The mapping of Indonesia’s forests is inadequate, and the current basis for land-use concessions in spatial planning is based on data collated during the 1980s, which wrongly classified much of Indonesia’s forests. Until the mapping of forest areas is finalized, loopholes can be exploited by local governments. Some administrations seeking to finance themselves are now able to argue that “wrongly classed” forest land should be converted and cleared into money-generating palm oil plantations. In Papua, 400,000 hectares of land have already been reclassified and concessions are currently being issued to make way for more plantations.
Future government policies on forest management, based on better collection of forest data, will need to be streamlined with REDD+ in order to create cohesive policy. It is the government that has the responsibility for proper forestry management through effective policy. It is also the government’s duty to disseminate the idea and details of REDD+ down to the local level.
Indeed, the initiative is much more likely to be successful if the interests of forest communities and indigenous people can be secured. On the ground, NGOs such as CARE International have been making progress using the Free, Prior and Informed Consent approach in discussing the roles and rights of indigenous people. It is estimated that there are between 50 to 70 million indigenous people across the archipelago, many of whom depend on the forests for their livelihoods. The UN Declaration on the Rights of Indigenous People was ratified by 144 nations in 2007, indicating that securing the rights of indigenous people has come a long way.
Involving indigenous people is key, especially in Papua, where 97 percent of land is held under customary ownership by kinship groups, not the state. REDD+ payments also add new value to forests, so there is a risk that government officials, private companies and local elites could be tempted to take the forests away from local communities unless their awareness and involvement and is increased and their property and tenure rights are secured. Moreover, REDD+ needs to enable the establishment of a system that can curb deforestation while also alleviating poverty wherever possible.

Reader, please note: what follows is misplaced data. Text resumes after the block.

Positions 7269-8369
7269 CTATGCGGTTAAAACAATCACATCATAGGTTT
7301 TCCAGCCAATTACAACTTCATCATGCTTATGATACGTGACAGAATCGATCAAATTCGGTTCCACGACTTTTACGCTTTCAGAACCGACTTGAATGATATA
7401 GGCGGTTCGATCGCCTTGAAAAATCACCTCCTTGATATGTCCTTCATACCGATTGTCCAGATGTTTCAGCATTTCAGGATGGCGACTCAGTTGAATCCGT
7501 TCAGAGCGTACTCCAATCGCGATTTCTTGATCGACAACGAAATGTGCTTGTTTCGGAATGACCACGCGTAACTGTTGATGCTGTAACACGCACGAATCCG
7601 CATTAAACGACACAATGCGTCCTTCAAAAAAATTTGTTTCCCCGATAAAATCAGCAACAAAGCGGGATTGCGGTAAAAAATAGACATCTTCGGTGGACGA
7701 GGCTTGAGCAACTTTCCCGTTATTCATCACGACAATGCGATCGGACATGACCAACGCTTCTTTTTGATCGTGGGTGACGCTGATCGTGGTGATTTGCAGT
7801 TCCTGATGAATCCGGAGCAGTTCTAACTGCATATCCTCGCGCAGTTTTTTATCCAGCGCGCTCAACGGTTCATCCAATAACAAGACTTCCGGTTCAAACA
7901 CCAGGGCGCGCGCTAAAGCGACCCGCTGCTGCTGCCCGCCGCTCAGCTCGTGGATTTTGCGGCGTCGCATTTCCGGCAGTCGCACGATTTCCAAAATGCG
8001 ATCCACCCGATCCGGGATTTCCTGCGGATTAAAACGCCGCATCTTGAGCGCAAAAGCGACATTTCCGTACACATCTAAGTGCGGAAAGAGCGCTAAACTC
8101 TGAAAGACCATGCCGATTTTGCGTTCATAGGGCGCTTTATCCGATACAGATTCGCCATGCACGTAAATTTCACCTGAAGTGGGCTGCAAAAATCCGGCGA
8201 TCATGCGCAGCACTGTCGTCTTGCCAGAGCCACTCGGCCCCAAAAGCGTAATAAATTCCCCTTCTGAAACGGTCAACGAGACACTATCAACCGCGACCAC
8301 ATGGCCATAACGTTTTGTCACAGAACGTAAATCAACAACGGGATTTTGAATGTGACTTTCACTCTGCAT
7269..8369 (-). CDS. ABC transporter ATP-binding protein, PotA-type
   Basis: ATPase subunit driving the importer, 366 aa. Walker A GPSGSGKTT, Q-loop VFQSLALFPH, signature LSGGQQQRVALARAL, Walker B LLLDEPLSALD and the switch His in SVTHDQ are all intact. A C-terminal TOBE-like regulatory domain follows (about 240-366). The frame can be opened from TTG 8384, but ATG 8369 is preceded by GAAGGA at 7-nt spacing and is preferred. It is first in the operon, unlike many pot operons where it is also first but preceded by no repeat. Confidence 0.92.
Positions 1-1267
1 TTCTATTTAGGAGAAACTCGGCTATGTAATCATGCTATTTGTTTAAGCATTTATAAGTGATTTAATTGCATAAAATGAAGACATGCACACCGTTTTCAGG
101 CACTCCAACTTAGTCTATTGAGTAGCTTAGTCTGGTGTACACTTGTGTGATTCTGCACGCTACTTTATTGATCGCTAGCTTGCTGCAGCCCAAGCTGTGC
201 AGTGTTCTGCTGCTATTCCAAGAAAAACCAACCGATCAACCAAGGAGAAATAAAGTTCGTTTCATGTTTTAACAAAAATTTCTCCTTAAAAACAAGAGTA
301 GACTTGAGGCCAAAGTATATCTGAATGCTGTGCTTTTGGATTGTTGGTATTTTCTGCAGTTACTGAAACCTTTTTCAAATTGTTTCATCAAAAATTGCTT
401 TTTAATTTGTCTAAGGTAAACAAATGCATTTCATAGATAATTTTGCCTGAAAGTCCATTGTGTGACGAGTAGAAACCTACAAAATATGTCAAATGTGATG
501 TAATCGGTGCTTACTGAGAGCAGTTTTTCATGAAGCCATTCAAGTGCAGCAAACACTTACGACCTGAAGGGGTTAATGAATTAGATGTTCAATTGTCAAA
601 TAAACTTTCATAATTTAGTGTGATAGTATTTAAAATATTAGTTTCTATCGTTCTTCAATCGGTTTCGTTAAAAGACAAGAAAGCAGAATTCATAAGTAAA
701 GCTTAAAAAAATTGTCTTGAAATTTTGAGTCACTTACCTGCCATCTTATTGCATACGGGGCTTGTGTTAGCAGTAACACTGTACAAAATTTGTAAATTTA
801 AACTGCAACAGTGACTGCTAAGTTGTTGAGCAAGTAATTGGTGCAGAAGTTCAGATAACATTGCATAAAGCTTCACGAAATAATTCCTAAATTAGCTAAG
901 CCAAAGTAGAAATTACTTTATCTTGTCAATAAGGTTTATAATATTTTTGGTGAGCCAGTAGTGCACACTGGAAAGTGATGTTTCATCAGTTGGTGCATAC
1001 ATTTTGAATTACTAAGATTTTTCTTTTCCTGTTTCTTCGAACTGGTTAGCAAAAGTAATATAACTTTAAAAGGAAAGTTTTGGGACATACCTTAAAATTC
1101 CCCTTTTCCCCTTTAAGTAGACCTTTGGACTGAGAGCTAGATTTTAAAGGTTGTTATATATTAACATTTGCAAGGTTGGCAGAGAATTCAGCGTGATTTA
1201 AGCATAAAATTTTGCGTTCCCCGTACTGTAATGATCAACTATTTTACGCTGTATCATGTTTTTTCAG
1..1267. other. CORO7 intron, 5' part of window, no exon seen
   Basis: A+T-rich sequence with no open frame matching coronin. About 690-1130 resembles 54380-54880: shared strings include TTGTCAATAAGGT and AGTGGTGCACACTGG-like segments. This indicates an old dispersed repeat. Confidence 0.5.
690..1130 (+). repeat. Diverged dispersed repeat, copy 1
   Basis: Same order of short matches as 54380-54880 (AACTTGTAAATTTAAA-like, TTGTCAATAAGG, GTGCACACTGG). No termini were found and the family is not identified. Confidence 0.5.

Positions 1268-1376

Illegal logging is also a barrier to the full realization of REDD+ in Indonesia. The issue became a prominent one with the rise of the pulp and paper industry in the 1980s. The national government is wary of illegal logging, in part because of the loss of tax revenues that would be obtained if the same timber were harvested legally and in part because losses to the ecosystem will continue to occur unless the government monitors and brings illegal logging under control.
There is a need to strategically control which regions can be harvested, since water catchment areas and carbon storage functions need to be protected. Progress has already been made with the recent establishment of the timber trade agreement known as the Voluntary Partnership Agreement between the European Union and Indonesia, in which the EU will cooperate with Indonesia on prohibiting imports on timber believed to have been illegally sourced. REDD+ will have to go further with overall monitoring of logging to better assess illegal activities. Heavier court sanctions must also be meted out to transgressors.
Although still in its infancy, successful implementation of REDD+ in Indonesia promises benefits if such barriers can be overcome. If they can, the initiative presents Indonesia with a golden opportunity to lead global efforts to mitigate climate change.
Maxine Carr is a research officer at Strategic Asia Indonesia, a consultancy promoting cooperation among Asian countries. She can be reached at firstname.lastname@example.org.